U.S. gold futures posted their steepest losses in a month on Thursday, dragged down by a global flight from risk that raises new questions about bullion's value as a safe haven and the sustainability of its long rally.
Silver crashed nearly 10 percent lower, its biggest sell-off since it collapsed from a record in early May, while copper sank 8 percent and oil 5 percent as commodity markets bore the brunt of the global rout, triggered by mounting economic anxiety after a fresh round of weak data.
The spot price of gold, which tracks bullion, fell by a more modest 2.5 percent. Even so, it rattled investors who fear weeks of extraordinary volatility and the apparent loss of a safety premium may be undermining one of bullion's biggest selling points.
Gold is never a safe haven, said Dennis Gartman, an independent investor and regular commentator on gold, based in Virginia. When something can move 3, or 5 or 6 percent in the course of two days, that's not a safe haven. Safe havens should be quiet and stable ... not violent.
The benchmark December gold futures contract on New York's COMEX settled down $66.40, or 3.7 percent, at $1,741.70 an ounce, after setting a session low at $1,723.20. It was the contract's sharpest one-day loss since August 24.
In bullion, the spot price hovered at $1,738 an ounce by 4:20 p.m. EDT, down 2.4 percent from Wednesday's last trade of $1,781.29. Earlier in the session, it hit a one-month low of $1,721.34 earlier.
Spot silver dived to $34.89, from $39.60 a day ago.
As the dollar's inverse correlation with stock markets waned, its link with the dollar strengthened as investors seeking safety rushed straight to the greenback, which hasn't attracted the kind of speculative flows that gold has.
The dollar hit eight-month highs against the euro and U.S. Treasuries rallied.
The fear factor this time was a third straight month of manufacturing declines in China, as the world's second-largest economy began to exhibit signs of fading demand from the United States and Europe.
Weak German data and renewed pessimism about the U.S. economy from the Federal Reserve heightened worries about a global recession.
In gold, the sell-off stemmed largely from the dollar after the Fed said on Wednesday it was shifting its portfolio toward longer-term debt to bolster the U.S. economy. Investors unwound leveraged positions funded in dollars in response.
Short-term interest rates also rose, helping the dollar further, as the Fed's proposed $400 billion portfolio reshaping did not involve an expansion in money supply.
To further his argument on how much more volatile things could get, Gartman said gold seemed poised for both a rebound and deeper losses.
I get the sense that gold may bounce from here. But if you get a bounce up to $1,760 or $1,780 or so in the next two days, there'll be plenty of people selling it up there.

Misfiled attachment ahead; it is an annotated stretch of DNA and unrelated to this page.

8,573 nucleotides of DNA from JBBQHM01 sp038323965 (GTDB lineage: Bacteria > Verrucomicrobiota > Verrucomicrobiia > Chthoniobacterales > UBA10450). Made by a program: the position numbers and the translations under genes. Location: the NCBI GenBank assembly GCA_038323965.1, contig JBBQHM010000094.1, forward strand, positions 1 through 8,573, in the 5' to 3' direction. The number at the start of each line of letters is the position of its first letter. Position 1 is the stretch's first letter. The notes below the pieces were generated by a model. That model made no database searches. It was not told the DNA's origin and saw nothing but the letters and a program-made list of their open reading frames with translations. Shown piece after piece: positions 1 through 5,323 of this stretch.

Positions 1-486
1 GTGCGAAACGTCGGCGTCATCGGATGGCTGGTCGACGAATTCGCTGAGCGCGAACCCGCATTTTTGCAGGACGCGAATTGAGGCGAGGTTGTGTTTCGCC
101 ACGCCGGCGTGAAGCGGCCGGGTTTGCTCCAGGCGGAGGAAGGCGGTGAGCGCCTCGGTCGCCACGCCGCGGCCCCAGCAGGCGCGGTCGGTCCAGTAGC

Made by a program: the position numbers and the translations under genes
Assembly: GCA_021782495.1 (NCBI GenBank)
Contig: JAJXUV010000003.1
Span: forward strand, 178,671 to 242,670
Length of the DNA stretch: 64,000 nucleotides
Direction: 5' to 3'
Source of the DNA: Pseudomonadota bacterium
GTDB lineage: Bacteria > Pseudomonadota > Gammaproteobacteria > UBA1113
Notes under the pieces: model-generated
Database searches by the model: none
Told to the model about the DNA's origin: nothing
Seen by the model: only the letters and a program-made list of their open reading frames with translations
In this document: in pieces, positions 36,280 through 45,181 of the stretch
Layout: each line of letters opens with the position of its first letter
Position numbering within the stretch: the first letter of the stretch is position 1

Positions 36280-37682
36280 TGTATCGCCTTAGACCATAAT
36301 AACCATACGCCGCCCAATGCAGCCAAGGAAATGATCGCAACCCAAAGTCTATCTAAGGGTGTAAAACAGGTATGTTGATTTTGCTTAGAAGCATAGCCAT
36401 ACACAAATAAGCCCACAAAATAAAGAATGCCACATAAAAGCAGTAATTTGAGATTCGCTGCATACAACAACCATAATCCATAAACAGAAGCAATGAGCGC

I'm not sure there is a price that will get the market into absolute buying again. I think it'll have more to do with the passage of time. We'll have to see if this morning's lows hold for honestly a month or more, before anybody steps back to say 'I'm going to buy it now', Gartman said.
Technical analysts said gold futures were within $20 of a new support area, which if broken could further unravel this year's gains of more than 20 percent.
Gold is forming a large, ominous double-top pattern. There is a neckline at $1,705.40 ... that's an important area to watch, said Adam Sarhan, chief executive of Sarhan Capital in New York.
We're either going to have a light-volume pull back toward that support and bounce or it's going to slice through this neckline like a hot knife through butter.
Hans Kashyap, president of Analytics Research Corp in California, said there was still a good chance that gold would digest the current pull back and hold in a larger trading range, roughly between $1,700 and $1,900.
The world's largest exchange-traded fund in gold, the SPDR Gold Trust, has seen its holdings in bullion fall by nearly 1.0 million ounces this year. So far in September, holdings of gold have risen by just under half a percent after nearly two straight weeks of outflows in the early part of the month.
Some suspect that gold is not as fundamentally or technically weak as suggested, but suffering because of a relatively high value that made it easy to sell for covering losses in stocks and other bad trades.
Gold has finished up in five of the last eight months and its race to record highs above $1,920 an ounce in September had put a number of investors in the money, some analysts said.
Commodities may be the biggest risk assets but they are also the easiest to liquidate, and this is probably more true with gold than anything else, said Sean McGillivray, vice president and head of asset allocation for Great Pacific Wealth Management at Grants Pass in Oregon.